Late > Never

Waaaaay back in April, the first ever Tiny House Conference was held in Portland, Oregon. Though I didn’t attend all the sessions, I was present for the premier of Small is Beautiful (a gorgeous film I’ve written about before – see below). Attending the screening, I was overwhelmed by how many people were there, how open everyone seemed to considering ways the movement can grow in responsibility and to more creatively engage with the ideals that gave rise to the movement way back when (the “when” is super debatable, see this – page 298).


One lesson reinforced by the conference was – as cliche as it may sound – the greater the gifts, the greater the responsibility. Tiny house villages for the homeless are popping up all over; tiny house dwellers are finding more creative and ecologically responsible ways to build and live in community; people are constructing with more reclaimed/upcycled/repurposed materials; the general awareness of the movement is growing; people inside the movement are asking how they can do it better.

I am reminded. When we experience the blessings of being a part of a group, a relationship, a place, we must honor that being-ness with not just our presentness, or whole self, but with questions of how to better our whole self – how to grow as giving back. To engage, we must do more than show up; we must be willing to listen, learn, and loosen the grip on “comfort” – a guise for excess ego that, quite believably, parades as necessary.


Small is Beautiful now available!

The documentary Small is Beautiful is now available online! Find your preferred method here and get to watching this stunningly vulnerable and inspiring treatment of three different tiny house builds.

I’ve said it before, but I will again: this film is the most honest depiction of what is transformative about building a tiny house – and the most radical potential inside the movement itself. Watch it and revel!


The doors of the tiny are more open than most. So should ours be.

“Dirt used to be a badge of honor.  Dirt used to look like work.  But we’ve scrubbed the dirt off the face of work, and consequently we’ve created this suspicion of anything that’s too dirty.” -Mike Rowe

Last holiday season (that is, over a year ago), I went to Trier, Germany to see some very special people in my life for the holidays. I was gone for a total of 2 weeks and didn’t have any one staying at the tiny house, loosely considering the fact that two felines run the joint. My mother and grandmother stopped in once a day at least to feed and love on them. No problems were reported. When I arrived home, it was very, very late and I had been traveling about 34 hours straight (between bus, flight, flight, flight, shuttle, taxi). When I finally stumbled in, I noticed the floor in front of the doors (human and cat) was filthy. So was the ladder – dirt was caked on the rungs so thick it was as if my cats had a hopscotch contest in the muddiest of muds and then ran directly up the ladder as a test of their leftover springy-ness. In my jetlagged state, I shrugged it off and crawled in to bed, brushing off the dirt enough to secure a semi-clean sleep.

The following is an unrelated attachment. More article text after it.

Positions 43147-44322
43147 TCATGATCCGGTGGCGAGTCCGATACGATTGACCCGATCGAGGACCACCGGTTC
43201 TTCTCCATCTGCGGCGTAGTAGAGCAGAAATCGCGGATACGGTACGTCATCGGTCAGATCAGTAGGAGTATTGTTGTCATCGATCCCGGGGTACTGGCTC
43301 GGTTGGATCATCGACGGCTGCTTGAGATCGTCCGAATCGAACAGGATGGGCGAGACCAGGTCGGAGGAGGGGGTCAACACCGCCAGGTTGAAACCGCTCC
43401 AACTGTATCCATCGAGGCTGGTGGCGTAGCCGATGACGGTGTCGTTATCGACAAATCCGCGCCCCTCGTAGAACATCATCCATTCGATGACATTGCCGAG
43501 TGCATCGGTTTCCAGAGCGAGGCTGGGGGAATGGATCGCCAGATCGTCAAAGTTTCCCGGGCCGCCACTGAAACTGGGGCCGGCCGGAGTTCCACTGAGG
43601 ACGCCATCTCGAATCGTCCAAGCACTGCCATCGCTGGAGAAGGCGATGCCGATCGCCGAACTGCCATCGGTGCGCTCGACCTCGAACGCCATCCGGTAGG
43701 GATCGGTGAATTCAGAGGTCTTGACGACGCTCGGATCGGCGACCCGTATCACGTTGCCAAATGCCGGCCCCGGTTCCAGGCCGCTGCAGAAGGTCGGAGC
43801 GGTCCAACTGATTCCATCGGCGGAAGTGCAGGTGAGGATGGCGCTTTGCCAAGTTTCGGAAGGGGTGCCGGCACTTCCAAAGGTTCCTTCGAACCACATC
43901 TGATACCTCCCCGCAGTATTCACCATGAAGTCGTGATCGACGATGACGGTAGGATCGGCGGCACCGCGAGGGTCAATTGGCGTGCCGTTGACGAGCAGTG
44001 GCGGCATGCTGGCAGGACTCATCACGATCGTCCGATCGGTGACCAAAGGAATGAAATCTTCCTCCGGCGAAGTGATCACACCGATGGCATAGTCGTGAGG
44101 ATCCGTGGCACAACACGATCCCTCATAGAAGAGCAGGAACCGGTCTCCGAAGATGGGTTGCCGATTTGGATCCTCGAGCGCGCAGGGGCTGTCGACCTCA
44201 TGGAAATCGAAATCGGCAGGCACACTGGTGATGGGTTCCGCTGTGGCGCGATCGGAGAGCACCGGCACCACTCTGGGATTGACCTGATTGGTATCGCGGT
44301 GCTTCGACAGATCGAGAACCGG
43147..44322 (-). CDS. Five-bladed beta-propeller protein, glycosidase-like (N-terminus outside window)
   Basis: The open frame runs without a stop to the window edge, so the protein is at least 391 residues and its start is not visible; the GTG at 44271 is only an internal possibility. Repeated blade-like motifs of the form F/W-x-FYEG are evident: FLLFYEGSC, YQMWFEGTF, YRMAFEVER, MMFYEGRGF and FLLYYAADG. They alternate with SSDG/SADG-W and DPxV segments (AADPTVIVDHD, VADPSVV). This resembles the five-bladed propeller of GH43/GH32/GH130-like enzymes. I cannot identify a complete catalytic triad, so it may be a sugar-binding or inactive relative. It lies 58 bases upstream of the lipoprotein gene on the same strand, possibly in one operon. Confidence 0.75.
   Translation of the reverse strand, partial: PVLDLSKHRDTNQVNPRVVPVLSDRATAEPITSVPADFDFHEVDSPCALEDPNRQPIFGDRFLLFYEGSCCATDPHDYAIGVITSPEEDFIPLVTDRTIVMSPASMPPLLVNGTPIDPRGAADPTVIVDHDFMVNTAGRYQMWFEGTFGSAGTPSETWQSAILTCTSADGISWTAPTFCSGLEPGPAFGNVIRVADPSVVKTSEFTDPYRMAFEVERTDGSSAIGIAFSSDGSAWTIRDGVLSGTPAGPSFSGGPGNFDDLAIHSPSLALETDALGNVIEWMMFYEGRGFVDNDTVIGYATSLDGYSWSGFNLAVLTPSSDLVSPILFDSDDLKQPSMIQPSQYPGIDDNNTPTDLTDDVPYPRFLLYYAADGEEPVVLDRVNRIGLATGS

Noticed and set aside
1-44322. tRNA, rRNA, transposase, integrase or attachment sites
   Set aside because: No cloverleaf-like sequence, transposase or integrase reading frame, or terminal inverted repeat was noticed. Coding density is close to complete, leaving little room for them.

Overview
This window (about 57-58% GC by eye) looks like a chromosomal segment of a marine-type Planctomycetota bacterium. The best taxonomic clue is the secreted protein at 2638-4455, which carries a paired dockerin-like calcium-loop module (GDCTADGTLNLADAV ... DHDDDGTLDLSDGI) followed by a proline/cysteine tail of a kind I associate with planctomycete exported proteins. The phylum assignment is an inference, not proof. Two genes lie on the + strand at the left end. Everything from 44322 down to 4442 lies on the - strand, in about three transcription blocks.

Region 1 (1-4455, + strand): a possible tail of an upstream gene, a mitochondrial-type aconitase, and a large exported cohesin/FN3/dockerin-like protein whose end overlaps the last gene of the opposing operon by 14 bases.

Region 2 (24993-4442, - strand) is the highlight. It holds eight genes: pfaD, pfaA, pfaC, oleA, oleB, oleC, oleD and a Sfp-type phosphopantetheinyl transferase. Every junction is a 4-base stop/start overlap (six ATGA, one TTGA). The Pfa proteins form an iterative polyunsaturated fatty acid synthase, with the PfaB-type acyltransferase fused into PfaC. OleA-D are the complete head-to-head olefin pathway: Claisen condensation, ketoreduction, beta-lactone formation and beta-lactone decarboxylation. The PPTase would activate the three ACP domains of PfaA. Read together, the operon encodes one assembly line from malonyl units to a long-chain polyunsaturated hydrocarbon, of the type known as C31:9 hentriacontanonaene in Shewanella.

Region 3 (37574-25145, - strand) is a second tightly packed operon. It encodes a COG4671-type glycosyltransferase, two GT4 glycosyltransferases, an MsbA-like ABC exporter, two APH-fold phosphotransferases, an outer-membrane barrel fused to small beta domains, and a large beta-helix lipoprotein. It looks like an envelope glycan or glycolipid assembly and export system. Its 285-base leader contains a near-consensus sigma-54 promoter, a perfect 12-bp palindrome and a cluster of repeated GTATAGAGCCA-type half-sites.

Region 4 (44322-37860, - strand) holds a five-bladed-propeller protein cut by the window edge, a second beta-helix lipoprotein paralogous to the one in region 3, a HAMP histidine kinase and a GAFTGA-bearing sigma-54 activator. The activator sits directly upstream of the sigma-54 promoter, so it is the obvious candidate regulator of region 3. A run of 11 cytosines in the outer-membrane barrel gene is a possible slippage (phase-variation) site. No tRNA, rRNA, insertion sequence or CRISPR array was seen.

I woke up perhaps an hour later to a low familiar growl directed at some loud smacking and crunching coming from the food bowl. Realizing both cats were laying on me, I jumped from the bed toward the sound of scuttling claws, then fur shoving out through the cat door – opening the door just in time to see an enormous raccoon jumping off the front porch and into the night. He came back two nights later but was promptly refused entry by both my dumbly-territorial cat and the fact that I was awake. I haven’t seen him, or his evidence, inside since.

As I was trying to get to back to sleep that first night, I realized that another unintended consequence of the tiny house being so small is that not only do I limit my own space, and that of my feline owners, but I expand the space in which I am a guest. For all I know, I invaded that raccoon’s area when I moved my tiny to where it now sits. His dirt-laid-tracks in my house should perhaps be more righty read as his re-marking his domain. In all likelihood, He was there first. While I cleaned the dirt’s traces off the wood, I’m trying hard not to erase the beauty that is being – quite literally – un-settled.

“If you’re lucky, and a building succeeds, the real product has many more dimensions than you can ever imagine. You have the sun, the light, the rain, the birds, the feel.” – Peter Zumthor

Small IS Beautiful

I just finished screening Small Is Beautiful. The documentary most certainly lives up to its name, but not in an idealized or trite-and-tidy way. The film is made by, and features, refreshingly honest and wonderfully courageous humans.
Some small, and selfish, ways the work blesses me, personally:
1) It made me think of the first time Nikki and Mitchell walked by my house that summer (2012). I was hot, overwhelmed, and most likely feigned more enthusiasm than I felt. But we chatted and now I have the pleasure of feeling like I had a small part in encouraging their beautiful build.